Genocide suspect Radovan Karadzic will be handed over to the U.N. tribunal in The Hague, Netherlands, this weekend or early next week, a Serbian official said Wednesday.
Bruno Vekaric, spokesman for Serbia's war crimes prosecutor, said the former Bosnian Serb wartime leader's extradition "could be Monday or Tuesday - but it could be earlier, too."
"We cannot say precisely when Karadzic will be sent to The Hague tribunal," he said.
In The Hague, tribunal prosecution spokeswoman Olga Karvan said the court is awaiting developments in Belgrade. Depending on when he arrives, Karadzic is expected to appear next week at a hearing, where he will be asked to enter pleas to the 11 charges against him - which include genocide and crimes against humanity.
Karadzic, who was captured Monday in Serbia after more than a decade on the run, has 30 days after his transfer to enter the pleas. If he refuses, judges will automatically enter not guilty pleas on his behalf.
Karadzic's lawyer, Sveta Vujacic, has said he would resist extradition. A 72-hour period for Karadzic to launch a formal appeal started on Tuesday and expires on Friday, Vekaric said.
Vujacic said Karadzic intends to defend himself during his upcoming trial at the U.N. tribunal, with the help of a team of legal advisers, just as the late Serbian strongman Slobodan Milosevic did. Milosevic died in 2006 while on trial in The Hague.
The arrest of Karadzic, one of world's most-wanted men, was hailed by the U.S. and by European governments who applauded Serbia's new pro-Western leadership for the capture.
But in Belgrade, Serbian nationalists lashed out at authorities. Dozens of extremists took to the streets Tuesday, clashing with police during a protest in the capital.
Chanting "Treason!," the demonstrators threw stones and clay pots at riot police who cordoned them off. Five demonstrators and a policeman were injured, doctors at a Belgrade emergency clinic said.
"This is a hard day for Serbia," Tomislav Nikolic, leader of the ultranationalist Serbian Radical Party said. "(Karadzic was) a legend of the Serbian people."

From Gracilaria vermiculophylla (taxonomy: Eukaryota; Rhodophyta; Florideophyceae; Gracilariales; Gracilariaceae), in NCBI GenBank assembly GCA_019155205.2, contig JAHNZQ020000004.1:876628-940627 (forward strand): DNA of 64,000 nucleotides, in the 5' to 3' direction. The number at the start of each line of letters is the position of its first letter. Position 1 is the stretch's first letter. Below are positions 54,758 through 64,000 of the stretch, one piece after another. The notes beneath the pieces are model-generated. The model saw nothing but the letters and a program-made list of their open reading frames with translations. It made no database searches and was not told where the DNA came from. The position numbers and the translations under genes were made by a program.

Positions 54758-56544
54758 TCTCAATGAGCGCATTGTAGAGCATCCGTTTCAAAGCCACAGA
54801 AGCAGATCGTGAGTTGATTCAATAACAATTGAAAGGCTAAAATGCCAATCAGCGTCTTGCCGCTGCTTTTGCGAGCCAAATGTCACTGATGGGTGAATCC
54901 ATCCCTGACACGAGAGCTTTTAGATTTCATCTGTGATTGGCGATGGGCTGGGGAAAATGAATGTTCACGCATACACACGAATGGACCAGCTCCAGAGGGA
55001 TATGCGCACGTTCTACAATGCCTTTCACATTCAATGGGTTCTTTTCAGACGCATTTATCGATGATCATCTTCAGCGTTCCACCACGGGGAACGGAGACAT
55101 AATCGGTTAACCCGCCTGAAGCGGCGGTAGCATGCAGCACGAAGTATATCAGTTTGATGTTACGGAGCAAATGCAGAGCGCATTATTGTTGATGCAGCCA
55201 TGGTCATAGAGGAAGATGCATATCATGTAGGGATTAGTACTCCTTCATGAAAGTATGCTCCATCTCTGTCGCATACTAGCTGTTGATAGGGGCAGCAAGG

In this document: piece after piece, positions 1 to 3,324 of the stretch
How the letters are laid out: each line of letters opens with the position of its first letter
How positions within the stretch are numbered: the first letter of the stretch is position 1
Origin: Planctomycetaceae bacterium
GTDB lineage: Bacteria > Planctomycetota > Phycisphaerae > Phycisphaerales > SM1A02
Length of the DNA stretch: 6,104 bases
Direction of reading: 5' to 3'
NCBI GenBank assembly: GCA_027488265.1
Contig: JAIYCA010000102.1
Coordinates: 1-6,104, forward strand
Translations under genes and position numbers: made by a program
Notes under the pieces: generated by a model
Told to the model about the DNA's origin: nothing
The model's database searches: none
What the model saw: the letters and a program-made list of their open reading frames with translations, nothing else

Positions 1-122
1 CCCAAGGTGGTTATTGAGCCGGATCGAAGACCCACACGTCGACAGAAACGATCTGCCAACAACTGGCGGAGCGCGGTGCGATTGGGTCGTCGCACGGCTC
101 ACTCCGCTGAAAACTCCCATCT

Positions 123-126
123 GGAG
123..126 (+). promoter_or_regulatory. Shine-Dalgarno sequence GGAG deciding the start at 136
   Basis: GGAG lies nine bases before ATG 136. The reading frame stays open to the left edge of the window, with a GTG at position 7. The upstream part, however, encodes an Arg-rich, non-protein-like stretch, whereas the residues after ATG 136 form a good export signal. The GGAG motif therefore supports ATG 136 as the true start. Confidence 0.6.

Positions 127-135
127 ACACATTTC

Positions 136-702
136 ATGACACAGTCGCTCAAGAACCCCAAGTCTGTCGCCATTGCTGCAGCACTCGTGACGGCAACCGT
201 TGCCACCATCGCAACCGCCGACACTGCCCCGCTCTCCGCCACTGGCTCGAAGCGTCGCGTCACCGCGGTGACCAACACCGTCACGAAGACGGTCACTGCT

Nikolic vowed his party will do "all in its power" to topple the pro-Western government.
Serb officials say they arrested Karadzic on Monday evening near Belgrade. Karadzic had grown a long, white beard to conceal his identity and had lived freely for months in the capital before he was captured.
"His false identity was very convincing," said Vladimir Vukcevic, Serbia's war crimes prosecutor who coordinated the security forces arrest. "He had moved freely in public places."
Karadzic is sought on 11 charges of genocide, war crimes and crimes against humanity for his actions during Bosnia's 1992-95 war.
While on the run in Serbia, he worked at a private clinic and wrote for a Belgrade magazine, according to Serbian officials.
To do all this, Karadzic used a false name - Dragan Dabic - government minister Rasim Ljajic told reporters Tuesday. Ljajic displayed a recent photo of an unrecognizable Karadzic with long, bushy white beard and gray hair.
Ljajic refused to reveal more details about Karadzic's arrest, saying his movements were being analyzed to help track down another top war crimes suspect still at large, Bosnian Serb wartime commander Ratko Mladic.
Karadzic appeared to be arrested because of a change in political will.
Serbian President Boris Tadic's pro-Western government came to power only two weeks ago and appointed a new security chief, replacing an aide to former nationalist prime minister Vojislav Kostunica.
European Union foreign ministers said the arrest helped Serbia's bid for membership in the bloc, and German Chancellor Angela Merkel hailed Karadzic's capture as a "historic moment."
Karadzic's whereabouts had been a mystery since he went on the run in 1998; his early hideouts reportedly included monasteries and mountain caves in remote eastern Bosnia.
Karadzic's family in Bosnia, barred from leaving the country because of suspicions that they helped him elude capture, has asked to have those restrictions lifted, his daughter told The Associated Press.
More than 100,000 people died during Bosnia's war, and 1.8 million others were driven from their homes.
In a weary world of endless US military interventions, sanctions, trade tariffs and chaos, let’s pause and take stock of the shining house on the hill